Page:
There are many reasons why being an NFL running back is enjoyable. Mostly, getting paid to play football for a living and being at a marquee offensive position sounds like a lot of fun. Oh, and the money isn’t bad, and I’ve also heard speculation that attractive members of the opposite sex take kindly to large men with money. However, I cannot verify that with any journalistic integrity.

The only awful part is the horribly short shelf life which often results from the constant pounding. Unless they peak late in their careers (think Fred Jackson, who’s still been productive in his early 30′s), we begin to start counting down to the moment a running back will begin to sip lemonade in a rocking chair when he’s in his late 20′s.

It all feels so cruel, and it’s a process that’s accelerated when the running back in question is the motor of his offense for many years, and he therefore sustains a lot of punishment quickly due to his high volume touches. And thus we’ve arrived at Doug Martin, and the perhaps premature (he’s only entering his second season) yet still real reasons for concern about his workload, and the possibility of a slight fantasy tumble.

Martin was beastly during his rookie season, finishing with 1,454 rushing yards and 11 touchdowns, and a yards per carry average of 4.6. Yep, stupid good, especially when we also add his receiving totals of 472 yards on 49 catches, and with some quick arithmetic we realize that he finished with 1,926 yards from scrimmage. As a rookie he was the second highest fantasy producer at his position, tying Arian Foster with 248 points.

While we’re at, here are a few more remarkable Martin numbers:

  • He had five games with 120 or more rushing yards, and five when he averaged at least five yards per carry.
  • The highlight of his season came in Week 9 when he had 251 rushing yards and four touchdowns on 25 carries.
  • Yes, that’s 10 yards per carry, and three of his touchdowns in that game came on runs of 40 yards or more, an NFL record.
  • Then when we include his receiving yards from that game (21), and his total yards from the previous week against Minnesota (214), Martin accounted for 486 yards over a two-game stretch. That had been accomplished only four times in league history.
  • Throughout the season he had eight 40-yard plays.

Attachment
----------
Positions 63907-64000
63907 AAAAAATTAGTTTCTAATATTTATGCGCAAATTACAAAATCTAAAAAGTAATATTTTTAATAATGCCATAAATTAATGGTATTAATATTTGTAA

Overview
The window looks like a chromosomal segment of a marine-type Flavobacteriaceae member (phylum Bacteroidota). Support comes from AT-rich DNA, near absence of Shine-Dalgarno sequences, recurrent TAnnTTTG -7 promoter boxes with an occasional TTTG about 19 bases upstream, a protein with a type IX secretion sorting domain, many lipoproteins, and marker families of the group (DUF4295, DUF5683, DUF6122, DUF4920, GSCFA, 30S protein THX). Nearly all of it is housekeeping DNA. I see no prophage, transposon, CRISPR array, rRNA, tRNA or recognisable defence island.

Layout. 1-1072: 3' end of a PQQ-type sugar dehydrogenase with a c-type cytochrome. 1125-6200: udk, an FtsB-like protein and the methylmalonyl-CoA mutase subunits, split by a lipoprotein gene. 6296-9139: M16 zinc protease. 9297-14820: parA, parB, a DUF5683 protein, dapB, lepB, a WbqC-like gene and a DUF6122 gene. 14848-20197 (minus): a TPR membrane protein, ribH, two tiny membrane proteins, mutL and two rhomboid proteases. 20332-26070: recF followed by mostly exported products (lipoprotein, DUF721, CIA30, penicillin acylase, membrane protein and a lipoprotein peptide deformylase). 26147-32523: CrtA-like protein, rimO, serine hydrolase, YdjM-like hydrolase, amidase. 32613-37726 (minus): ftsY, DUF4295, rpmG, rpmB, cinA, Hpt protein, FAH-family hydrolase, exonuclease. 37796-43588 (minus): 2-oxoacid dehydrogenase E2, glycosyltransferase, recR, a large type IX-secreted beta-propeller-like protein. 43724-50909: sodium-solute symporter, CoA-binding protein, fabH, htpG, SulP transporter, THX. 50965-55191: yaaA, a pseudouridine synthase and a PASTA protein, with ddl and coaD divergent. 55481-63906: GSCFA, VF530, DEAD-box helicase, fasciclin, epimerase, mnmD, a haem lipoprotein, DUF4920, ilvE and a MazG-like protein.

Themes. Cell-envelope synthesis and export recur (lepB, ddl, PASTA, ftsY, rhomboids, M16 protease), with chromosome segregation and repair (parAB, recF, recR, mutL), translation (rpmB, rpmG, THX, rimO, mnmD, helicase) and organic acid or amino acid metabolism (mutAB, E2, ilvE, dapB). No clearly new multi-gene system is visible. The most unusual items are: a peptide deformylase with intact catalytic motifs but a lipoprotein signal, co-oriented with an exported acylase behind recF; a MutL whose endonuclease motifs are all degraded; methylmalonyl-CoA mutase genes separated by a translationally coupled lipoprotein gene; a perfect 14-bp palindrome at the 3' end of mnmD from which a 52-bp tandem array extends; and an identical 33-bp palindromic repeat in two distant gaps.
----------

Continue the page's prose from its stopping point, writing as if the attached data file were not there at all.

You have every right to soil many garments while looking at those numbers again and again. But I’m intentionally burying the lede here, as while we all gawk at those digits, there’s another number which could often get overlooked.

That number is 368, Martin’s total touches during just Year 1 which were partly a product of the passing game’s lack of consistency with Josh Freeman’s second-half struggles. But regardless, Martin was ridden hard enough that his 319 carries were fourth in the league, and he was one of only five running backs to top the 300-carry mark.

So, after he averaged 19.9 carries per game, will his load be lightened at least slightly in 2013? Or will Greg Schiano ride his young back until the wheels rust and fall off?

Rick Stroud of the Tampa Bay Times asked the Bucs head coach that question, and the answer was about as vague and dodgy as you’d expect:

“Look, we know what he can do. It isn’t like he’s a rookie and we’re trying to figure it out. So we’ve got to make sure we get him ready to play, don’t take it for granted he’s going to be the same guy because none of us are, right? But once he has shown that he’s ready, we’ve got to make sure we get him to Game 1 and through all the rest of our games healthy. Those are the two things I think are important.”

Martin’s carry volume was also high during his rookie year partly because LeGarrette Blount was such a massive downgrade. Whether or not rookie Mike James can do much better remains to be seen.

We can sometimes make far too much out of a running back’s workload, and the potential for an injury or a sharp decline should it rise much further, a crime I’ve certainly been guilty of in the past. The problem is that while the likes of Adrian Peterson and Arian Foster have soaked in several 350 or so touch seasons and been just fine thanks (though Foster stumbled at the end of 2012 before rebounding in the playoffs), the historical examples of implosions are more numerous and troubling.

Even at a young age, a little bit of caution can go a long way.